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We’d been in Da Nang for several days including Christmas Day but had negated to check the weather before we travelled, so we didn’t realise we were in the midst of ‘rainy season’ (not the best time of year to visit Da Nang). Every morning, we’d walk out onto our balcony overlooking My Khe beach and stare longingly at the large ‘Lady Buddha’ statue we could see looking over the bay in the distance. We had always seen it mentioned in many Da Nang itinerary posts so we really wanted to check it out.
After several days of grey skies and looming clouds in Da Nang, we saw a glimmer of sun on Boxing Day and decided to visit. Given the sunshine was so limited and every minute likely counted, we opted to forgo the 90 minute walk from our hotel and got a Grab taxi instead using our app (105k VND fare or roughly £3.50). In hindsight, it is also probably best not to walk all the way to the statue as the final stages of the approach can only be reached by a steep road with no proper pavements and a continual stream of large buses and fast moving mopeds.
As we approached the statue (also known as the ‘Bodhisattva of Mercy’) in our taxi, we were taken aback by the sheer size of it and just how beautiful the surrounding temples and pagodas were. Indeed, she is the tallest Buddha statue in Vietnam, with a height of 67 metres, standing proud on the Son Tra Peninsula. One of the biggest statues we had seen during our one month Vietnam trip!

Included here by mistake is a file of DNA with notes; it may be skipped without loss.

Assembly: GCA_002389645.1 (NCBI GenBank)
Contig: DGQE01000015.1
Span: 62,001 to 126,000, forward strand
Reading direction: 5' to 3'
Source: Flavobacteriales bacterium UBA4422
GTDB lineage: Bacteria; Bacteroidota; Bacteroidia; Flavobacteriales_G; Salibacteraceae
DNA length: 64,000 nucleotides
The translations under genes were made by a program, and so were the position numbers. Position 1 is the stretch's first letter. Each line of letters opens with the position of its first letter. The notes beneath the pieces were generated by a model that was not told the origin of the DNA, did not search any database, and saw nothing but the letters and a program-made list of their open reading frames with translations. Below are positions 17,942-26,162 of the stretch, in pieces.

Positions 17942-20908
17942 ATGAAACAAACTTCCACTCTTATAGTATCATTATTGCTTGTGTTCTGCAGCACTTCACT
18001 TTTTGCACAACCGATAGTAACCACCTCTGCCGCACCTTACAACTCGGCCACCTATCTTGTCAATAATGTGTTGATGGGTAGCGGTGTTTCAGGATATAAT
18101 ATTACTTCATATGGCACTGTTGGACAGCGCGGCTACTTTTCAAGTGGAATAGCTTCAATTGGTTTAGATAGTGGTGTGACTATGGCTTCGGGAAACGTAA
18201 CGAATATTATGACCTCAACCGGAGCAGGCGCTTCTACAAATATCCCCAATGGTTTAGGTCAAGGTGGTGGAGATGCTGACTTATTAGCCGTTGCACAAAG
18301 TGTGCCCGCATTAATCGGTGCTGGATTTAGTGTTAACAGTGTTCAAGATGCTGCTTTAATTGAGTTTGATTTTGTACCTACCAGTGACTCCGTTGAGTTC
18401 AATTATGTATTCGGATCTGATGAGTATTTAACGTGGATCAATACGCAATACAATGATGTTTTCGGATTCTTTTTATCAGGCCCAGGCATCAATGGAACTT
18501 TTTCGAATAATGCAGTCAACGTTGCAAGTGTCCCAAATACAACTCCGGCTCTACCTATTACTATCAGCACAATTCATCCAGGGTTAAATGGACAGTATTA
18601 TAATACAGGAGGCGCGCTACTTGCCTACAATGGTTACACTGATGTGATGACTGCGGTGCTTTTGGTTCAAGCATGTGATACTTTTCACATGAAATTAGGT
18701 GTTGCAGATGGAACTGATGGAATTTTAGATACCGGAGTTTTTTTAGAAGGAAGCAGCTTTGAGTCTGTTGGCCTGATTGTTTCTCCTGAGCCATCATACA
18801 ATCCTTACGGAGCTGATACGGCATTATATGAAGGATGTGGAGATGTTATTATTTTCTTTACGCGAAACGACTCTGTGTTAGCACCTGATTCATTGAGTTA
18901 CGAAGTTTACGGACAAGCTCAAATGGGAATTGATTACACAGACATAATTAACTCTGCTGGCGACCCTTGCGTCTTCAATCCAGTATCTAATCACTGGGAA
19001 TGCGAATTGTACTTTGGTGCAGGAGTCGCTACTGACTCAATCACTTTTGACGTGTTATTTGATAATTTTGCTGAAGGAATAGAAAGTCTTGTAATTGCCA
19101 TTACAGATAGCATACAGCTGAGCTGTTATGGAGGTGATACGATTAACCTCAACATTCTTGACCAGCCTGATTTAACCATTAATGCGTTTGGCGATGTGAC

The statue is positioned on the side of the mountain and near to the sea in such a way that you can see her presence from almost anywhere in Da Nang city. As you look up, you’ll see that one hand holds a bottle of holy water, and on her head, there is another smaller Buddha statue.
Inside, there are 17 floors (with each one paying respects to a different Buddha) although we couldn’t see a way to access them on the day we visited so they may be closed to the general public.
Located next to the Lady Buddha statue, Linh Ung Pagoda was opened in 2010 although the original complex was constructed in the 18th century under the watchful eye of Emperor Minh Mang, and has been restored in recent years, along with several other large temples, statues and wonderful gardens (complete with monkeys and dogs lounging in the sun).
In fact, this is a such a sublime site to visit that it is almost a shame you have to fight for your space amongst all the large tour bus groups. There are some quiet and tranquil spaces but the main area directly below the Lady Buddha can get incredibly busy – if you want to encounter the statue with a degree of solitude or quiet, it is best to visit early or late in the day, when the tour buses are not on the road. Entrance to the site is free – wear modest dress.
Heading to Marble Mountains?
Please read our crime in Da Nang blog post about how we got robbed to ensure it doesn’t happen to you!
Travelling around Vietnam?
Other South East Asia blog posts
- Highlights of Hanoi, Vietnam (plus a few lowlights)
- The ultimate guide to Hoi An
- Top things to do in Hoi An on a rainy day
- A morning cooking class in Hoi An, Vietnam
- The best street foods to try in Hoi An, Vietnam
- Celebrating New Year’s Eve in Hoi An, Vietnam
- A luxurious stay at the Avani Riverside hotel in Bangkok
- Exploring Bangkok at night by Tuk Tuk
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